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Research Questions

  1. What individual and team outcomes is the Asymmetric Warfare Adaptive Leader Program (AWALP) producing?
  2. What facilitators and challenges exist for implementing the program principles on the job?
  3. What instruments, tools, and protocols can be used to measure adaptive performance and to foster ongoing program assessment and improvement?

The Asymmetric Warfare Group offers the Asymmetric Warfare Adaptive Leader Program (AWALP) — a 10-day course designed to enhance adaptive performance in leaders and promote innovative solutions in training in support of unified land operations. This report describes results of a systematic evaluation of AWALP, offers recommendations to improve the course, and provides recommendations for ongoing evaluation of AWALP and other courses or events that address adaptive performance and acquisition of other intangible skills. The study used a pretest-posttest design and collected data from 104 students who participated in AWALP. Results show substantial improvement in training outcomes, including students' self-efficacy for being adaptive and leading adaptive teams and knowledge of course concepts. Graduates also reported that they were applying course concepts on the job after returning to their units. In addition, students had exceptionally favorable reactions to AWALP and remained extremely positive about the course three months after graduation. Results indicate few needs for improvement in the course; the most important area to address is challenges in applying concepts on the job because of the command climate and entrenched leadership. Recommendations for ongoing evaluation focus on obtaining additional measures of adaptive performance, particularly to establish the impact of AWALP on subsequent job performance. The current success of AWALP suggests that its approach to training might be usefully expanded in the Army, and the authors discuss strategies to achieve broader dissemination. Finally, the authors describe how the methods used in this study might be applied to evaluating related training in other contexts.

Key Findings

Students Felt They Benefited from the Program

  • Students were extremely satisfied with the course structure, content, and delivery of the Asymmetric Warfare Adaptive Leader Program (AWALP).
  • Students not only sensed a change in their own capabilities and interests about adaptive performance but appeared to see their work contexts in a different light.
  • Results show substantial improvement in attitudes about adaptive performance even after accounting for students' characteristics that are associated with adaptiveness.

AWALP Was Successful at Fostering Knowledge Gain for a Wide Range of Students

  • Students demonstrated increased knowledge of adaptive performance concepts.
  • Students showed improved knowledge regardless of other characteristics associated with test performance, including general cognitive ability and level of education.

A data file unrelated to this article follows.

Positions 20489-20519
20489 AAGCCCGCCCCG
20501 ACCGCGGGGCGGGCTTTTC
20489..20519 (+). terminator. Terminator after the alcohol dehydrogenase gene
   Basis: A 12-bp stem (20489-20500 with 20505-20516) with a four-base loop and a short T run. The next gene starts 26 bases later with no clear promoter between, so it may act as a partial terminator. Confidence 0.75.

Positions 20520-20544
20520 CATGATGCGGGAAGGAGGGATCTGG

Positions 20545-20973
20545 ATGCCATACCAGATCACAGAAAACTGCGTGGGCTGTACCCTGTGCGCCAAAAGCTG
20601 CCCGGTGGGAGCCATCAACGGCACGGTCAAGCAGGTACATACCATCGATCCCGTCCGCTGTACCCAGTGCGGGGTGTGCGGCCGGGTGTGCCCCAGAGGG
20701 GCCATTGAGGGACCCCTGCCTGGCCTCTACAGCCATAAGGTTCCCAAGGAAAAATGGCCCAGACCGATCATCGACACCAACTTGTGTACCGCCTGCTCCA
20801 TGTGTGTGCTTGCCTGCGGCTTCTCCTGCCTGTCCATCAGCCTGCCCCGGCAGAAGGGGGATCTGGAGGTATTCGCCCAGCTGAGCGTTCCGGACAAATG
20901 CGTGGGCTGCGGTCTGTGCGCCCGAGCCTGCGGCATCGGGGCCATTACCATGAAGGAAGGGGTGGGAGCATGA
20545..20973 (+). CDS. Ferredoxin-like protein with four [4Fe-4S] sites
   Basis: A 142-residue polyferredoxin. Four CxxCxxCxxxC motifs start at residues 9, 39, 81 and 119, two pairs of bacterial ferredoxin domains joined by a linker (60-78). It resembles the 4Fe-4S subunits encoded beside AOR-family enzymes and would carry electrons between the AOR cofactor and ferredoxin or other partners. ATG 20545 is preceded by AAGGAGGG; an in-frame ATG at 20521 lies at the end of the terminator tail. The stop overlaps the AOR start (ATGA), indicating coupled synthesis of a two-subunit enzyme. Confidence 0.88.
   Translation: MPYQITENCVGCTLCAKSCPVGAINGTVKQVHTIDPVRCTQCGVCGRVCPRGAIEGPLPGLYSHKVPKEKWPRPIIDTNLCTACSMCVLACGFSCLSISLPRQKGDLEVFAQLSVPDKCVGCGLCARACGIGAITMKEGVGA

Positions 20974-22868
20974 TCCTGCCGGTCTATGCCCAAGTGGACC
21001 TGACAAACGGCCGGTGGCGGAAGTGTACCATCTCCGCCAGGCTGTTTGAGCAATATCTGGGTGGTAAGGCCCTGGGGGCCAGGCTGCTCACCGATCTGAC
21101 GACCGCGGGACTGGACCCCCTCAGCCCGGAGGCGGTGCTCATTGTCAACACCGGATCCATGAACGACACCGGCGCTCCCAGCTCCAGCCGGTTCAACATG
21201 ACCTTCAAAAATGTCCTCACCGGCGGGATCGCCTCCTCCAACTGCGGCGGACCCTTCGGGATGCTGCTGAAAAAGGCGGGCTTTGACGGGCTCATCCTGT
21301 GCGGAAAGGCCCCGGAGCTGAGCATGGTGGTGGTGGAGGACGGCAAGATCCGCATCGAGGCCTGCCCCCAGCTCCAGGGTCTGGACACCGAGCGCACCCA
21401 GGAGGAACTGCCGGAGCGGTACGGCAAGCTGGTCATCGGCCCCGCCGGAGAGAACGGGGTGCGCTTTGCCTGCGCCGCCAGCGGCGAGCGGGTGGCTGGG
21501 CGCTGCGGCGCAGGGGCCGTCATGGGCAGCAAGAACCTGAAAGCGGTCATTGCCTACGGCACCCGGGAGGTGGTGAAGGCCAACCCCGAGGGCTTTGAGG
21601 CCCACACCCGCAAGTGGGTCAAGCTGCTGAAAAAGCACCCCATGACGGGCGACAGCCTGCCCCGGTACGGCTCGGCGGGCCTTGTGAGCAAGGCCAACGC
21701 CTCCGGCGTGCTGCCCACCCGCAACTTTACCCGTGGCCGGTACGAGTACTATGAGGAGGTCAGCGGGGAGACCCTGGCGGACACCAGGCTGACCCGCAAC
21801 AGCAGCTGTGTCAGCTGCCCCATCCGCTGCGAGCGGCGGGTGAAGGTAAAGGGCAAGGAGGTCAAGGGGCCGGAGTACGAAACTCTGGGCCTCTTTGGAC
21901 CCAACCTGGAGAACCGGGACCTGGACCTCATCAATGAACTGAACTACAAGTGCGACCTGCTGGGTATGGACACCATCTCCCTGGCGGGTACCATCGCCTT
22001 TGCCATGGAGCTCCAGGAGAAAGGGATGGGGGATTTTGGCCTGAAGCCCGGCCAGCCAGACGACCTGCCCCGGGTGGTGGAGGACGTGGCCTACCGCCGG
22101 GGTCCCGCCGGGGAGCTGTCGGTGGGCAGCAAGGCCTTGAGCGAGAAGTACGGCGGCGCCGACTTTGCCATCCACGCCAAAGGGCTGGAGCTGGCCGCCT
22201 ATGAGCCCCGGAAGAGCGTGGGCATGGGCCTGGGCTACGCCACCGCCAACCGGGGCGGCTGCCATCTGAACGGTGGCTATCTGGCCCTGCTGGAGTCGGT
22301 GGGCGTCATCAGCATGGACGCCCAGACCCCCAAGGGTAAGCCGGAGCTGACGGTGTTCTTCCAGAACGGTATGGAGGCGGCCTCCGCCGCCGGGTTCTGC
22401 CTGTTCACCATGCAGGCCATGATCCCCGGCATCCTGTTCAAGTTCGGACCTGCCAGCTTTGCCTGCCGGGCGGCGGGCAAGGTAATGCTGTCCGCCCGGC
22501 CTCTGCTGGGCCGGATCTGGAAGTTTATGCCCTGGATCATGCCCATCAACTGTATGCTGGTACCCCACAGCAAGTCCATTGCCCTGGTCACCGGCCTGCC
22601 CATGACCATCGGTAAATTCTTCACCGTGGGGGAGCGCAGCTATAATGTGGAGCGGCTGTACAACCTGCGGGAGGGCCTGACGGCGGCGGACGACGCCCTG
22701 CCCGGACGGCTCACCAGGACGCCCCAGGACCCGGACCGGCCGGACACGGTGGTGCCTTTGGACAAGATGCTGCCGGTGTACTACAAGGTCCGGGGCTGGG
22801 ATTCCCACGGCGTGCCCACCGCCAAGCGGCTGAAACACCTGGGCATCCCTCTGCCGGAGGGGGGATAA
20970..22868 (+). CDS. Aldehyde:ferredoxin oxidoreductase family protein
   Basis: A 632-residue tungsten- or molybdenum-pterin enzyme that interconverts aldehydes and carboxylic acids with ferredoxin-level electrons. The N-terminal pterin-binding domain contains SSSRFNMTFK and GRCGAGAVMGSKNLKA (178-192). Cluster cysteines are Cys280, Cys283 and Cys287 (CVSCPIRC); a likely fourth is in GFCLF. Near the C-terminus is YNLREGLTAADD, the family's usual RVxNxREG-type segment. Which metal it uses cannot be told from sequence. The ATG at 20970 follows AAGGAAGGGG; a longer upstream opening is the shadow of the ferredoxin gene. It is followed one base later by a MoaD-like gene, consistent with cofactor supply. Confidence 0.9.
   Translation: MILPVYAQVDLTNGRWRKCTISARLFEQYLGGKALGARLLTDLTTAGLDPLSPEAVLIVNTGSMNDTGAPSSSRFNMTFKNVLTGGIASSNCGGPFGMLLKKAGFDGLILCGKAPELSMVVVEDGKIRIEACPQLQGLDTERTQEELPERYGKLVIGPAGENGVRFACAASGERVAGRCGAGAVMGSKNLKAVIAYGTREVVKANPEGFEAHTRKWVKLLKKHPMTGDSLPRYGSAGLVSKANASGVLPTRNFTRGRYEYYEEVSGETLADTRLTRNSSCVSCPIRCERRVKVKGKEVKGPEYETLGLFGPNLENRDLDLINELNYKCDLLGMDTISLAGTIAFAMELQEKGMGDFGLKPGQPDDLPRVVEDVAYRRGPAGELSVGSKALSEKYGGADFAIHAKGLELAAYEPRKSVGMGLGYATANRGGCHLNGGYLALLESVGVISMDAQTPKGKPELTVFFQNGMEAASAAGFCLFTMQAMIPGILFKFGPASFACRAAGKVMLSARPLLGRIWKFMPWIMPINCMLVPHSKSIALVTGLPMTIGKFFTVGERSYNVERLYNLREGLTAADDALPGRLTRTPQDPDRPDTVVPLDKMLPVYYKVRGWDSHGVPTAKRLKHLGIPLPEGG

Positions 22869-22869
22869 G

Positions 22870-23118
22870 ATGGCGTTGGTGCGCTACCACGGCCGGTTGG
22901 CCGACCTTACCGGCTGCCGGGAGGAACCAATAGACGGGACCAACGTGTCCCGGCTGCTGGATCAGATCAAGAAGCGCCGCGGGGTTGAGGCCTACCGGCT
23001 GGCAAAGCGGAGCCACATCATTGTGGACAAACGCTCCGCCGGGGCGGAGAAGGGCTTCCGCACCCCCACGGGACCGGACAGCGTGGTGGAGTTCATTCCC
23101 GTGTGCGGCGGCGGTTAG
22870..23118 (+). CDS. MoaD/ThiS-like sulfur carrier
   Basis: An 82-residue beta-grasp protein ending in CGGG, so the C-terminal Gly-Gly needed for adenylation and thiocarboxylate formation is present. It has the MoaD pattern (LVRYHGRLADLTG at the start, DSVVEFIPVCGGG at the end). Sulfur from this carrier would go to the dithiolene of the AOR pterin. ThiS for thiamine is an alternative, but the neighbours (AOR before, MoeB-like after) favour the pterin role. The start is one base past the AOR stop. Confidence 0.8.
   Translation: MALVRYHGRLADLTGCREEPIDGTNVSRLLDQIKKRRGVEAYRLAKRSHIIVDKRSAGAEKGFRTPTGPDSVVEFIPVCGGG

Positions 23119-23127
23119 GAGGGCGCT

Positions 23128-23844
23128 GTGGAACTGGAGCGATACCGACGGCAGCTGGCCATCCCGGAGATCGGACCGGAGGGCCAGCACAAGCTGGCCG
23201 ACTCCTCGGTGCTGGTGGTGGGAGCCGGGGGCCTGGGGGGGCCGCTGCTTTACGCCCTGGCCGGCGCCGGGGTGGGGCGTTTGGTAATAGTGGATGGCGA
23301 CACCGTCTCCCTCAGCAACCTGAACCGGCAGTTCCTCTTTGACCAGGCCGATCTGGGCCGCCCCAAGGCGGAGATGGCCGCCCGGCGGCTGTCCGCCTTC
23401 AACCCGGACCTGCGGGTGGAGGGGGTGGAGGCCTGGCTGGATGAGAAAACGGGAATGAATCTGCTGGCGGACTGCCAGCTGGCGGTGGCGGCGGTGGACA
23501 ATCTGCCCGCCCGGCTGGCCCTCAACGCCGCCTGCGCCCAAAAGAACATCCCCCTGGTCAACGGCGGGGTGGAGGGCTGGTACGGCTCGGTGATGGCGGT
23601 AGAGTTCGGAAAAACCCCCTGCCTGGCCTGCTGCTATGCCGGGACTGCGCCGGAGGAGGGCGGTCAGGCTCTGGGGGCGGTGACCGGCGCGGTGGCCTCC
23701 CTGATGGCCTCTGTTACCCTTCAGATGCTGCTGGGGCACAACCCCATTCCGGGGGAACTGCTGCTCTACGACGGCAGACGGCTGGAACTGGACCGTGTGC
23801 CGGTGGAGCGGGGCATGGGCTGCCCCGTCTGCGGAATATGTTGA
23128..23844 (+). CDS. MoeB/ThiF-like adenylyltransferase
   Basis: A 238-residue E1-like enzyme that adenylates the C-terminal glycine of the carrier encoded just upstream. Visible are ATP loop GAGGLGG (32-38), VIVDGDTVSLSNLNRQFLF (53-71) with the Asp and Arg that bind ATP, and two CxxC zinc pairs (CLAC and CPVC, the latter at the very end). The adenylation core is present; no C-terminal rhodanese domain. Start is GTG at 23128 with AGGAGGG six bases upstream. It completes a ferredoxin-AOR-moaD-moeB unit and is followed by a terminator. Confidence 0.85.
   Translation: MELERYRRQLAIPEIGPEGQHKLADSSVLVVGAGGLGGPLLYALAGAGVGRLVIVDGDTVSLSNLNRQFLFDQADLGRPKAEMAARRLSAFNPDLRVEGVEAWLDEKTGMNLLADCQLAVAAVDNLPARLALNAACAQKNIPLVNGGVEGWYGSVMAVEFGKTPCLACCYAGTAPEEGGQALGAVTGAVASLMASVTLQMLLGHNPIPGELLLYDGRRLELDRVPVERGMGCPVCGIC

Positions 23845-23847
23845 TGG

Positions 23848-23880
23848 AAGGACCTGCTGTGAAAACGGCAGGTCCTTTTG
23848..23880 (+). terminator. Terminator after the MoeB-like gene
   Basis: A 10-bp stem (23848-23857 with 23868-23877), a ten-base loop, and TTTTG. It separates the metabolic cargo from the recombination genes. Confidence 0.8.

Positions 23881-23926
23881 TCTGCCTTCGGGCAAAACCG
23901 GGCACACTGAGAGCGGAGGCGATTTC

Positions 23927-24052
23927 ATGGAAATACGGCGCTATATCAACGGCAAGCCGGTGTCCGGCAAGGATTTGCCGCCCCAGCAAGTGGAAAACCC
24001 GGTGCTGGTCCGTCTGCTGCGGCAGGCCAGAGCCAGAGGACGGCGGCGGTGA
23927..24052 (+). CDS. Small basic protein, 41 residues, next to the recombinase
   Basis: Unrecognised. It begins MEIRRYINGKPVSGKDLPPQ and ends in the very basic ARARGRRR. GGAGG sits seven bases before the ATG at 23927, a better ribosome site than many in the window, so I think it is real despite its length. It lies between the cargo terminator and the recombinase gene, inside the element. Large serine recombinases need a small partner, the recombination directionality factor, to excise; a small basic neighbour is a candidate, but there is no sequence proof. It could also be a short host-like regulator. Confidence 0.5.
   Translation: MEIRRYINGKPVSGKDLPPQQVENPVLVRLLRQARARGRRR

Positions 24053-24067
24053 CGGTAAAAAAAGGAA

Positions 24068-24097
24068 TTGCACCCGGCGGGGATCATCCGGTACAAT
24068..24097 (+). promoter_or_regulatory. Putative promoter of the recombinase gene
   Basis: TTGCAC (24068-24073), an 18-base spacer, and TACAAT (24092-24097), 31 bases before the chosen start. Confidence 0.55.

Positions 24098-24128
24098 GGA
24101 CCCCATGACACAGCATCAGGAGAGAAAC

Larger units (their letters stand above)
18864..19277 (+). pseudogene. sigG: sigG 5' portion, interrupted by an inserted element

Team Adaptiveness Was Favorable Overall, but There Were Discrepancies Between Guides' and Students' Ratings

  • In general, both students and guides (instructors) gave favorable ratings of team adaptive performance.
  • However, students consistently gave higher ratings of team performance than guides did and appeared to become more confident about the level of adaptiveness in their teams as the course progressed.

Graduates Reported Applying What They Learned After Returning to Their Units

  • Graduates reported substantial application of AWALP principles on the job, especially in the areas of coaching, training, delegating to subordinates, and seeking subordinate input.
  • Graduates reported more successful dissemination of AWALP principles to subordinates than to peers and commanders.
  • Graduates remained positive about AWALP training but found command climate and entrenched leadership the biggest obstacles to applying adaptive performance principles.

Recommendations

  • Put more emphasis on anticipating and responding to potential challenges to implementing program principles on the job.
  • Enhance the curriculum by reinforcing important team-level concepts (e.g., mutual monitoring and backup behavior) and by providing instruction about the relationships among inputs to the team, throughputs, and team outcomes.
  • Conduct systematic behavioral observations during the course to further evaluate individual and team adaptive performance.
  • Assess transfer of training by measuring the association of performance in AWALP with subsequent job performance.

Table of Contents

  • Chapter One

    Introduction

  • Chapter Two

    General Approach and Study Design

  • Chapter Three

    Reactions Toward AWALP and Attitudes Toward Adaptability

  • Chapter Four

    Results: Learning

  • Chapter Five

    Results: Application of AWALP Principles on the Job and Longer-Term Attitudes Toward AWALP

  • Chapter Six

    Summary, Conclusions, and Recommendations

  • Appendix A

    Typical AWALP-Like Practical Exercise: One Rope Bridge

  • Appendix B

    Items Assessing Reactions to Training

  • Appendix C

    Main Effects and Interactions of Individual Characteristics and Attitudes Toward Adaptive Performance

  • Appendix D

    Interview Questions

  • Appendix E

    Change in Students' Pre-Post Responses Regarding Need for Adaptive Performance

Research conducted by

This research was sponsored by TRADOC and was conducted within the RAND Arroyo Center's Manpower and Training Program. RAND Arroyo Center, part of the RAND Corporation, is a federally funded research and development center sponsored by the United States Army.

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